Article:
Dan’s Spider


“I like spiders,” a familiar voice said. Dan blinked, looked up, and saw Summer standing at his desk. He raised an eyebrow.

“Do you now?”

“Yes,” she said shortly. “I love them, really.”

Dan had no idea what would make anyone, let alone his colleague, proclaim their love for spiders of all things, but he never claimed to understand Summer. He closed his laptop and joined his colleague to go to the cafeteria. They sat down on opposite sides of the same table. “You love-” those two words shouldn’t be next to each other, “-spiders?”

“You don’t have to believe me,” she said petulantly.

Dan rummaged in his bag in search for his food. “Well good,” he said. He plopped his lunch box on the table. “Because I don’t.”

“Why not?”

That question didn’t deserve an answer. There was nothing lovable about spiders. Nothing. And he knew for a fact Summer was scared of them. He gave her a look.

“Fine,” Summer said. She slumped in her chair dramatically. “Fuck, I’m so scared of them.”

Aha, victory.

“I wish I wasn’t though.” Dan had to give her that one. “They’re useful to catch flies, they bring a good aesthetic into the home…”

What aesthetic? Abandoned-house chic?

Summer continued, “I keep hoping a spider would just come along to eat all those fucking mosquitoes.”

“You do know mosquito nets exist for a reason, don’t you?”

“Of course I do, I have a nice purple one.” Of course she did. “But that doesn’t help me when I’m playing games at my desk, does it?”

Dan held up his hands. “Fine, fine you have a point. But don’t you have spiders inside your house sometimes? You could just, I don’t know,” he had to suppress a shudder, “leave them.”

Summer nodded. “In theory, but when one actually crawls over the wall or ceiling, I flip out. I don’t scream or anything, but I- It’s so difficult to describe.” She furrowed her eyebrows, deep in thought. “Something comes over me. I get jittery, my mind races and I can only focus on the spider. The way it moves,”

Dan’s mind drew inward.

“those eight legs slowly moving,”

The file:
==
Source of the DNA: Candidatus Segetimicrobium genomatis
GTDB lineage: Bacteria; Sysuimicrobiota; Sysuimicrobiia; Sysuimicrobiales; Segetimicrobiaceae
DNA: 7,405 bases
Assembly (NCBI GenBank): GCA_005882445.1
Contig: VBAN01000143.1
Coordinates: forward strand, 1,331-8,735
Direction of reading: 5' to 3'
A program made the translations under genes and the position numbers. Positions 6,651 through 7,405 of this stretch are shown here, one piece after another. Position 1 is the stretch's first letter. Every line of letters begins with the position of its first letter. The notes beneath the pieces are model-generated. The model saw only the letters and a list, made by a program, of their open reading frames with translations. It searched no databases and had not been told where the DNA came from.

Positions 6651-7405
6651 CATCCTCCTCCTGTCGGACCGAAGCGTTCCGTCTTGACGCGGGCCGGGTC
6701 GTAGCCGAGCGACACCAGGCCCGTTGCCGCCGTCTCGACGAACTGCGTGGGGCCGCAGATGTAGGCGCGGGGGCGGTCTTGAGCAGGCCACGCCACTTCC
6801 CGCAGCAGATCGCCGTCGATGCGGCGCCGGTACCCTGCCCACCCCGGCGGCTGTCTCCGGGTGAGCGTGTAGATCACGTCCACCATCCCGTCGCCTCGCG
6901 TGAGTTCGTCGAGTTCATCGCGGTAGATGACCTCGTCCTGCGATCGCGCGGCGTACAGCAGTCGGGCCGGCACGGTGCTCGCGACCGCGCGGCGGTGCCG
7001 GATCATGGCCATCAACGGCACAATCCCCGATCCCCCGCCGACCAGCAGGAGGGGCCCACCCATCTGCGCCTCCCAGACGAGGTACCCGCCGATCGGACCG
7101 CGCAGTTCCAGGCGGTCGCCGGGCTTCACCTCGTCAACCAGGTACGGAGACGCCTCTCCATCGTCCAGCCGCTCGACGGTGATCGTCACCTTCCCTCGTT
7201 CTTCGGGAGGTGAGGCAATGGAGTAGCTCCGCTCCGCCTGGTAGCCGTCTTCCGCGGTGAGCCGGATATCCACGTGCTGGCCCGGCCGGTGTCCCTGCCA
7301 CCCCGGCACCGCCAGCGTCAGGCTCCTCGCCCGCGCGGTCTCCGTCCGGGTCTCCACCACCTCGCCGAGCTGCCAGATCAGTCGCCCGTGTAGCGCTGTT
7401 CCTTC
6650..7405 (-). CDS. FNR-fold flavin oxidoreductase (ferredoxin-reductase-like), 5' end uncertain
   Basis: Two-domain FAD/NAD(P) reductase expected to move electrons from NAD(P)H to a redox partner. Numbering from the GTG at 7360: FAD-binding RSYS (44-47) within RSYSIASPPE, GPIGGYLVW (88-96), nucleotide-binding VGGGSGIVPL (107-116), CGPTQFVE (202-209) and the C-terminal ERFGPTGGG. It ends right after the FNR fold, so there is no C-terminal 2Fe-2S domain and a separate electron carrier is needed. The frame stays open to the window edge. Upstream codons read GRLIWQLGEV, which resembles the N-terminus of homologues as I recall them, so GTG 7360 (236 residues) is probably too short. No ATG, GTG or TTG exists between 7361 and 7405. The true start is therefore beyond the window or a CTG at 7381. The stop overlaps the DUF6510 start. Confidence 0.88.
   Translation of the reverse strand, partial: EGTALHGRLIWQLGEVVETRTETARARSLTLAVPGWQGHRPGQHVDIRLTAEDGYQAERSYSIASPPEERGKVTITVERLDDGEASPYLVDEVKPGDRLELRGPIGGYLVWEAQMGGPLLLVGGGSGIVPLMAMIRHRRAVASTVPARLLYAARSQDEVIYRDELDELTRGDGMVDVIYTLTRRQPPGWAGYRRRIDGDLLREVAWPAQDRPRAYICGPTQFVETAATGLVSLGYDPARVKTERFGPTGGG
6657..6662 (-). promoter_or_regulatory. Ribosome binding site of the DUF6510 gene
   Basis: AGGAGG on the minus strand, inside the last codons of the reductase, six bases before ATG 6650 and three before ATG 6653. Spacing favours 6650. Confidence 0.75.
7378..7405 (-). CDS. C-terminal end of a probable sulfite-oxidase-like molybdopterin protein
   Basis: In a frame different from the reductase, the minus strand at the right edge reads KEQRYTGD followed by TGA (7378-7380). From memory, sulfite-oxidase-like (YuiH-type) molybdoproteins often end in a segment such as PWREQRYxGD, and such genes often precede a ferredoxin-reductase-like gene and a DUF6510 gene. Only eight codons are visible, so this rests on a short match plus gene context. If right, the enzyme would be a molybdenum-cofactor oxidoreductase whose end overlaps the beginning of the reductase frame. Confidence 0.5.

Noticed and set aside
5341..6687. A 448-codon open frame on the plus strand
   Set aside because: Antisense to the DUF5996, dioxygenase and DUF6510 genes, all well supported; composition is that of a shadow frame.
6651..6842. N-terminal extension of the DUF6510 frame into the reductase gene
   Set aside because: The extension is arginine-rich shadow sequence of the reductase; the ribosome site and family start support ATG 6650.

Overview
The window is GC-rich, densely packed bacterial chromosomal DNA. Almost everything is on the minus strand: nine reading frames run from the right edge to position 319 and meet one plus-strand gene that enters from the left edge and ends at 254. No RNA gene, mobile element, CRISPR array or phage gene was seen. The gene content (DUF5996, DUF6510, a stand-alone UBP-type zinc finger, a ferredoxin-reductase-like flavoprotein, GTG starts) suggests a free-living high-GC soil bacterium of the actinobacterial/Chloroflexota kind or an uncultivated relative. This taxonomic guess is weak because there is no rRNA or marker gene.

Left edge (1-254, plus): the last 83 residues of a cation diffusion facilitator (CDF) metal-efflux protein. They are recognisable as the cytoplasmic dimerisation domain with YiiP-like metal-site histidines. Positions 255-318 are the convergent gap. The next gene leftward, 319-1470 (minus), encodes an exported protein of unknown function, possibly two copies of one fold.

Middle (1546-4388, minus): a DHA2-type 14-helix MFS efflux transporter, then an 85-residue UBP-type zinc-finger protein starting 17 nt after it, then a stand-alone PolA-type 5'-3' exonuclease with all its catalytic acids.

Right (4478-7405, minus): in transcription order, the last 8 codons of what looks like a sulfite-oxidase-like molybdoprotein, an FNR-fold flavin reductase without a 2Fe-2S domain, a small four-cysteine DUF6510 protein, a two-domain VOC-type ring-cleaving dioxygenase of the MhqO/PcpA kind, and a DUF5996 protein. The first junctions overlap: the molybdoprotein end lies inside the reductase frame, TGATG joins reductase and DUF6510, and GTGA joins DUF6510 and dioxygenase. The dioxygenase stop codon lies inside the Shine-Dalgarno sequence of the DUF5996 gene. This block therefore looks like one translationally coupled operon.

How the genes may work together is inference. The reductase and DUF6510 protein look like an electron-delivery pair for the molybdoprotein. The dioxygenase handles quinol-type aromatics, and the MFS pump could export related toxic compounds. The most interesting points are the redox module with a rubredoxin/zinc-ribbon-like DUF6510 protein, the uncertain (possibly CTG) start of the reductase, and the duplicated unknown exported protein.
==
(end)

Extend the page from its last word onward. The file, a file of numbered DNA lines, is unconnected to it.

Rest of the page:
He saw the legs in his mind’s eye, dark like the night, as big as his fingers,

“so regularly yet alien-like.”

crawling over his white walls,

“It’s worse when they have those thin long legs that you can barely see.”

crawling towards him,

“Those creepy shadows. You can’t even tell which is the shadow and which is the spider.”

A twisted void the size of his hand, uncaring of his terror, unmoved by his screams.

“Oh, I hate them.”

Those last words, lamented at the ceiling, snapped him out of it. His breath came short. He pushed his shaking hands under his desk and controlled his expression before Summer looked back at him. She looked at him curiously, something must have shown on his face. He grinned to hide the terror he was still feeling. “I thought you liked spiders?”

Summer glared at him. He sighed in relief. She hadn’t noticed then.

Summer’s words stayed with him the rest of the day, even at home they still bounced through his head. He kept a suspicious eye on the wall where a few months ago that huge spider sent him screaming.

He shuddered at the memory. He left the kitchen and turned on his tv to distract himself. If he didn’t think about it, it would be fine.

It wasn’t fine. After only half an hour in bed, he kicked off the covers and went downstairs. He couldn’t stand it anymore. He couldn’t shake the image of large, crawling shapes on his walls, on his sheets…

His mind calmed slightly when he looked at his white kitchen wall. Completely white, no black shapes anywhere to be seen. He pulled out a chair and sunk down. He’d just sit here until he felt calm enough to go back to bed.

He woke up with a scream and immediately lost his balance, rolling off the chair, only catching himself with his hands on the floor. Shaken, he peeked over the top of the dining table. White, empty. With a sigh of relief, he stood up. A glance at the clock showed him it was early, but not early enough to go back to bed. He resigned himself to getting ready for work.

If he expected to be free from spidery thoughts at work, he was wrong. Summer regaled him with the whole ‘exhilarating’ tale of her spider capture. Dan consciously controlled his breathing to prevent her from noticing anything was wrong. He shuddered when she explained how it crawled into the glass.

“And, eh, what did you do with it?”

“I just put it on my desk, I didn’t want to go outside in the cold.”

Dan stared at her for a moment. He rubbed his eyes. “In your bedroom?”

“Yes, why?”

He shook his head. “Never mind.”

Later that night, Dan sat in the living room nursing his third wine when he got a message. He looked at his phone. It was from Summer.

Dan nearly hurled his phone at the wall. It was a photo of a spider, zoomed in as much as possible, with the caption; ‘he made a new home in the corner of my kitchen! Isn’t he just adorable?’